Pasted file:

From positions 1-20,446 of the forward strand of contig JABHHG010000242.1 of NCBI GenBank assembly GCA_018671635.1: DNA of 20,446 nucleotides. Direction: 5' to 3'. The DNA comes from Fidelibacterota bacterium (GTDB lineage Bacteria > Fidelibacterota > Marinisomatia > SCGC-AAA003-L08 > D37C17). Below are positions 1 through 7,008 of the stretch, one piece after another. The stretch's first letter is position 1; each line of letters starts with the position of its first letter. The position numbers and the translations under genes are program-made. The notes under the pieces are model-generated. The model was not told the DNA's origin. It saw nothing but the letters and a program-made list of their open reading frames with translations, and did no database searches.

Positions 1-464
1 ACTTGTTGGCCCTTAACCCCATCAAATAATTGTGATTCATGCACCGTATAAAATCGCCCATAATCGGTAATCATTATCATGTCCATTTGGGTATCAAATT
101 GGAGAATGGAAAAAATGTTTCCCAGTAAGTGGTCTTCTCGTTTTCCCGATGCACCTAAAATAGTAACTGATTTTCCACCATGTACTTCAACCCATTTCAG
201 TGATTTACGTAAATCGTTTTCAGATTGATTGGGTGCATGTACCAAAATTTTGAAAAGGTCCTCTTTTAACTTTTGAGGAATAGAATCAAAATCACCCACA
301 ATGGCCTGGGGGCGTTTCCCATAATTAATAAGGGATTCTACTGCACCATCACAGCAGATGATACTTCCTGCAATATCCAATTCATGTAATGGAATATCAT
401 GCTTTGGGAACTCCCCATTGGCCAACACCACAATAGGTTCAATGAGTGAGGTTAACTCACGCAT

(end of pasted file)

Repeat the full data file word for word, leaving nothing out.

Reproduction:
From positions 1-20,446 of the forward strand of contig JABHHG010000242.1 of NCBI GenBank assembly GCA_018671635.1: DNA of 20,446 nucleotides. Direction: 5' to 3'. The DNA comes from Fidelibacterota bacterium (GTDB lineage Bacteria > Fidelibacterota > Marinisomatia > SCGC-AAA003-L08 > D37C17). Below are positions 1 through 7,008 of the stretch, one piece after another. The stretch's first letter is position 1; each line of letters starts with the position of its first letter. The position numbers and the translations under genes are program-made. The notes under the pieces are model-generated. The model was not told the DNA's origin. It saw nothing but the letters and a program-made list of their open reading frames with translations, and did no database searches.

Positions 1-464
1 ACTTGTTGGCCCTTAACCCCATCAAATAATTGTGATTCATGCACCGTATAAAATCGCCCATAATCGGTAATCATTATCATGTCCATTTGGGTATCAAATT
101 GGAGAATGGAAAAAATGTTTCCCAGTAAGTGGTCTTCTCGTTTTCCCGATGCACCTAAAATAGTAACTGATTTTCCACCATGTACTTCAACCCATTTCAG
201 TGATTTACGTAAATCGTTTTCAGATTGATTGGGTGCATGTACCAAAATTTTGAAAAGGTCCTCTTTTAACTTTTGAGGAATAGAATCAAAATCACCCACA
301 ATGGCCTGGGGGCGTTTCCCATAATTAATAAGGGATTCTACTGCACCATCACAGCAGATGATACTTCCTGCAATATCCAATTCATGTAATGGAATATCAT
401 GCTTTGGGAACTCCCCATTGGCCAACACCACAATAGGTTCAATGAGTGAGGTTAACTCACGCAT